Researchers at Memorial University of Newfoundland in St. Johns, Canada completed a study1 on the effectiveness of two types of cold therapy-ice and Biofreeze® Pain Reliever, a menthol-based topical analgesic-on delayed onset muscle soreness (DOMS). The study concluded that Biofreeze Pain Reliever reduced DOMS-induced symptoms of pain by a significant 63% more than ice.
DOMS, often observed in athletes, is a common consequence of unaccustomed exercise or overtraining especially with the inclusion of extensive eccentric contractions. The presence of
DOMS inhibits muscle activity or motor performance for up to several days following the initiating event. One of the major symptoms of DOMS is pain, which can cause inhibition of force production of the involved muscle. Cold therapy is often applied to reduce the pain of DOMS, which is thought to result from damage to muscle cells and subsequent inflammation. And although ice is often used to alleviate DOMS-pain, studies on its effectiveness show mixed results.
Menthol, the active ingredient in Biofreeze Pain Reliever, is considered to be a counterirritant.
The exact mechanism of menthol's pain relief is not clear, but it's believed that menthol stimulates temperature receptors in the skin that are associated with an analgesic (pain-relieving) effect. Previous researchers have shown that Biofreeze reduces blood flow and pain, similar to ice. (Olive et al 2010, Bishop et al. 2011)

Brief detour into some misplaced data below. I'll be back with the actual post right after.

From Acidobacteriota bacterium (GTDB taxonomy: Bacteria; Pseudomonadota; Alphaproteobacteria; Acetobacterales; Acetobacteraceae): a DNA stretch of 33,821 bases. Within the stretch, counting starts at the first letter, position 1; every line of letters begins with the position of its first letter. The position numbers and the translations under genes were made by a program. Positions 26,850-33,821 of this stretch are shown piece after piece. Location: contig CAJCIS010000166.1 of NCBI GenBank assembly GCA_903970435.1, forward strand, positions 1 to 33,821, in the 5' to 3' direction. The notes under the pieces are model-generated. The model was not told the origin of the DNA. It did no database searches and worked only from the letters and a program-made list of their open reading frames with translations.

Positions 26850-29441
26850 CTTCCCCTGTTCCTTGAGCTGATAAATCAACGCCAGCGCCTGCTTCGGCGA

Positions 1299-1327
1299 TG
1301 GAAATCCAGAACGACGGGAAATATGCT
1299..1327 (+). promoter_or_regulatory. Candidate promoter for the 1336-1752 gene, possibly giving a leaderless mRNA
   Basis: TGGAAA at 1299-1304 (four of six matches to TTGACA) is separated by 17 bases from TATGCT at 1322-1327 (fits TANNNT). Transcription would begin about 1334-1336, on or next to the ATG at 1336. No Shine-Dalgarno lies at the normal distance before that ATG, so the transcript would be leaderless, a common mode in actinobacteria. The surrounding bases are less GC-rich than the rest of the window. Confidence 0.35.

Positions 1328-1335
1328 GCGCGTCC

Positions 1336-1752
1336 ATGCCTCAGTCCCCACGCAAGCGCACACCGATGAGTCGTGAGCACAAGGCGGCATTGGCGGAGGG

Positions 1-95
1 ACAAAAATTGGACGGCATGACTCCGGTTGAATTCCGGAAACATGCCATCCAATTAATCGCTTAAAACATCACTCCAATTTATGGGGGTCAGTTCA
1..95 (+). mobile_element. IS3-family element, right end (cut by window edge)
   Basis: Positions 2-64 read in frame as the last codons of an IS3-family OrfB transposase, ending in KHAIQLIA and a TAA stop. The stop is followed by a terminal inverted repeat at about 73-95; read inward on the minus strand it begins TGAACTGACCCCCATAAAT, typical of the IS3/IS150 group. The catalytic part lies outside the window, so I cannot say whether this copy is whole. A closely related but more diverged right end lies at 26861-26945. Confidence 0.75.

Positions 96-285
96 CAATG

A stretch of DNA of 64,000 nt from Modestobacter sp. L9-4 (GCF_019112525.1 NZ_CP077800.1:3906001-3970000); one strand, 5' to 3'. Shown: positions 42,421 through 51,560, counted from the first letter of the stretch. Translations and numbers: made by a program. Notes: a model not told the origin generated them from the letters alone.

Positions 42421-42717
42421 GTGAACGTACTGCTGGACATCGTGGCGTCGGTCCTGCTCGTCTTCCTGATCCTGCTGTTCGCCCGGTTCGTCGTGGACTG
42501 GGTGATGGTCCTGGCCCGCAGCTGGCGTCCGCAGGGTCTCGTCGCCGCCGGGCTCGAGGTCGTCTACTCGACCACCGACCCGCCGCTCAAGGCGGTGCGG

"The purpose of this study was to compare applications of Biofreeze with ice on pain, maximum voluntary contraction and evoked titanic force during DOMS," stated David, G, Behm,PhD, Associate Dean for Graduate Studies and Research, School of Human Kinetics and Recreation, Memorial University of Newfoundland. "It was hypothesized that Biofreeze would be more effective than ice in alleviating DOMS-related symptoms and thus improve strength output."
The researchers at Memorial University induced DOMS in the biceps of 16 healthy subjects with eccentric exercise. Two days later, the subjects randomly received either Biofreeze topical analgesic or an ice pack to the affected muscle. Their pain and strength levels were measured 20 minutes after application. The researchers found that Biofreeze reduced DOMS significantly more than ice by 63%. In addition, Biofreeze allowed greater evoked (tetanic) muscle contractions in the sore muscle compared to ice.
"The most important results of this study suggest that Biofreeze was more effective than ice for relieving soreness associated with DOMS while at rest or during muscle contractions," continued Dr. Behm. "Furthermore, the greater tetanic forces with the menthol analgesic may suggest that more intense or aggressive muscle stimulation therapy during rehabilitation might be possible with such a therapeutic agent. However, more research is needed in patient populations receiving electrical muscle stimulation."
In summary, Biofreeze Pain Reliever is more effective at reducing the symptoms of DOMS compared to ice, and results in significantly more (>100%) ability of subjects to tolerate electrical stimulation of their muscle.